• Nov 27, 2006
UPDATED history posted after the jump!



Admittedly, none of the writers at Autoblog HQ are dedicated off-road hoons. But that doesn't mean we don't occasionally dream of fording streams, crawling over condo-sized rocks or just scaling the median on our commute to work. There's a short list of vehicles we'd assign to those fantastical tasks and this 1985 Land Rover 90 is one of them.

Owned by Autoblog reader and Flickr member tarheelvolvos40, this four-wheelin' gem is the picture of pure functionality. Equipped with both Hella fog lamps and 4000 Euros, a Dixon-Bate 5-ton tow jaw in the rear, an OME HD suspension, diff protectors, a Brownchurch roof rack and side ladders, it begs to be driven in the most abusive way. Power comes from a '93 Rover V8, mated to the stock LT77 transmission, which sends power down to BFGoodrich AT/KO tires.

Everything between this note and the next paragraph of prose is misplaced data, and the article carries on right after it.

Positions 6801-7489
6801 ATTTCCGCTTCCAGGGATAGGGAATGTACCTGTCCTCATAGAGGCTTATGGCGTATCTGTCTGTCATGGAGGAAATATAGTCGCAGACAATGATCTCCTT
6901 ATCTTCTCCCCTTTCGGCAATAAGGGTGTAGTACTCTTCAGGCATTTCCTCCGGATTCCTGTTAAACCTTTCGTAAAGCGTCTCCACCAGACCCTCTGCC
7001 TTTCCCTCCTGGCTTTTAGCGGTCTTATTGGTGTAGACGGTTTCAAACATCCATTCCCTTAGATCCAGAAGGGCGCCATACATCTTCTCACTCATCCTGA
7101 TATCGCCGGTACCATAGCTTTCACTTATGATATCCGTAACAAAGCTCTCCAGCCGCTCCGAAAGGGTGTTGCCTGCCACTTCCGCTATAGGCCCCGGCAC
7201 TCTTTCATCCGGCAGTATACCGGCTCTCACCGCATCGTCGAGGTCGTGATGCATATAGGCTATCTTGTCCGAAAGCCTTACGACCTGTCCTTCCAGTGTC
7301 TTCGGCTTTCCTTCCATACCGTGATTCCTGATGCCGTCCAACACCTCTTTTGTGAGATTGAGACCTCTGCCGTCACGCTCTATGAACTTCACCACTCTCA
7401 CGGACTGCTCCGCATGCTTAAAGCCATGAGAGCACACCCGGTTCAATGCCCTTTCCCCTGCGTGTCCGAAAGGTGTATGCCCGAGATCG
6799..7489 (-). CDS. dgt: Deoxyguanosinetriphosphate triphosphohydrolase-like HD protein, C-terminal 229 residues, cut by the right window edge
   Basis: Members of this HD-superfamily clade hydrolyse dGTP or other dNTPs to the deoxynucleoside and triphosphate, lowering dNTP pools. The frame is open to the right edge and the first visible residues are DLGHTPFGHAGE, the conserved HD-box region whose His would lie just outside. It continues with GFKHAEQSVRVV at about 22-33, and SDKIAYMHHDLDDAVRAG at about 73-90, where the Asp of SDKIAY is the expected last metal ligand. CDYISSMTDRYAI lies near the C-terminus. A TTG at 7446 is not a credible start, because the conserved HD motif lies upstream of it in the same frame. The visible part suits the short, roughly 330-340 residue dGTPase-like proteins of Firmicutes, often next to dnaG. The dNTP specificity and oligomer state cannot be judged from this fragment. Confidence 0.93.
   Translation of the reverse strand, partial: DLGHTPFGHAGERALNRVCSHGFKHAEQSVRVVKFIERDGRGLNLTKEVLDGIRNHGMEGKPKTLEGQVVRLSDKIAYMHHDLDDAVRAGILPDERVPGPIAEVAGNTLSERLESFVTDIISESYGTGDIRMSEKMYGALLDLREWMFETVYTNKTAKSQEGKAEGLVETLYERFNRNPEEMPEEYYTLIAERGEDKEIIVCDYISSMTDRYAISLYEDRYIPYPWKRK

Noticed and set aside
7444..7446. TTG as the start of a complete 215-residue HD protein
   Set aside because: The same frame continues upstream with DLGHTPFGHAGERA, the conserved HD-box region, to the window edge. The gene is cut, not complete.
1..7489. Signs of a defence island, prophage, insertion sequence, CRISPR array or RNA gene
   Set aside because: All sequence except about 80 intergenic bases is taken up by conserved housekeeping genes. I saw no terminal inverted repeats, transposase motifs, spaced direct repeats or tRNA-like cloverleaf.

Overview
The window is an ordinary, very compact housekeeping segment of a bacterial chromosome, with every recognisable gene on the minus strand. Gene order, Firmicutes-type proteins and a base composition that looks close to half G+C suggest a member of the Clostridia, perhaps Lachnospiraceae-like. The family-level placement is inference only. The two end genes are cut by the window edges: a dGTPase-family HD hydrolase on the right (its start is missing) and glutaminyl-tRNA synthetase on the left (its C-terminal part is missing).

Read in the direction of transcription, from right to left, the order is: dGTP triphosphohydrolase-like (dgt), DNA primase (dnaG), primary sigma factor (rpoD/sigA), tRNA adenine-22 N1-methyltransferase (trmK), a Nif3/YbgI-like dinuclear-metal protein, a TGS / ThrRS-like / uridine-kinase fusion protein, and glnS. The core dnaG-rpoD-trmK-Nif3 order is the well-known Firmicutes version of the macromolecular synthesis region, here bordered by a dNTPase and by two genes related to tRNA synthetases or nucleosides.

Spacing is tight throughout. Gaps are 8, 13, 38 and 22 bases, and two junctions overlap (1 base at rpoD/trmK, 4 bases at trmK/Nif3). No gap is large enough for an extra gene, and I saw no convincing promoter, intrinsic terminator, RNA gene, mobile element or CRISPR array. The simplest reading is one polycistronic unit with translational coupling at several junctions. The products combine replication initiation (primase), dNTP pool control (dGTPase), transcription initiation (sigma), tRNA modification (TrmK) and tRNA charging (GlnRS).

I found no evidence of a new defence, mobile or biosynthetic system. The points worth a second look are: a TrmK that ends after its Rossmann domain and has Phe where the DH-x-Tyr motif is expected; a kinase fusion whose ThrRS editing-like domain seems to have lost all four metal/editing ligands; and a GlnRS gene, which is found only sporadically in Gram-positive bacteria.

A vehicle like this confirms that our little world shouldn't just be about powerslides, massive G's and big dyno numbers, but about the all 'round motoring experience. We're smitten, but we're pushovers like that.

As mentioned previously, we won't be having a theme for this week's RR of the Day, but next week, it's on. Submit your turbocharged and supercharged vehicles to our Flickr pool by following the directions after the jump. We want to see them all, whether it's a home-brewed Civic hatch or a modded Cummins diesel, all are welcome



The history of this vehicle is very cloudy. It was a grey market import back in the late 80's into the US. It spent most of its life in Minnesota until I bought it from the original owner. The odd thing about it, though, is that Land Rover has no records of this car ever being made!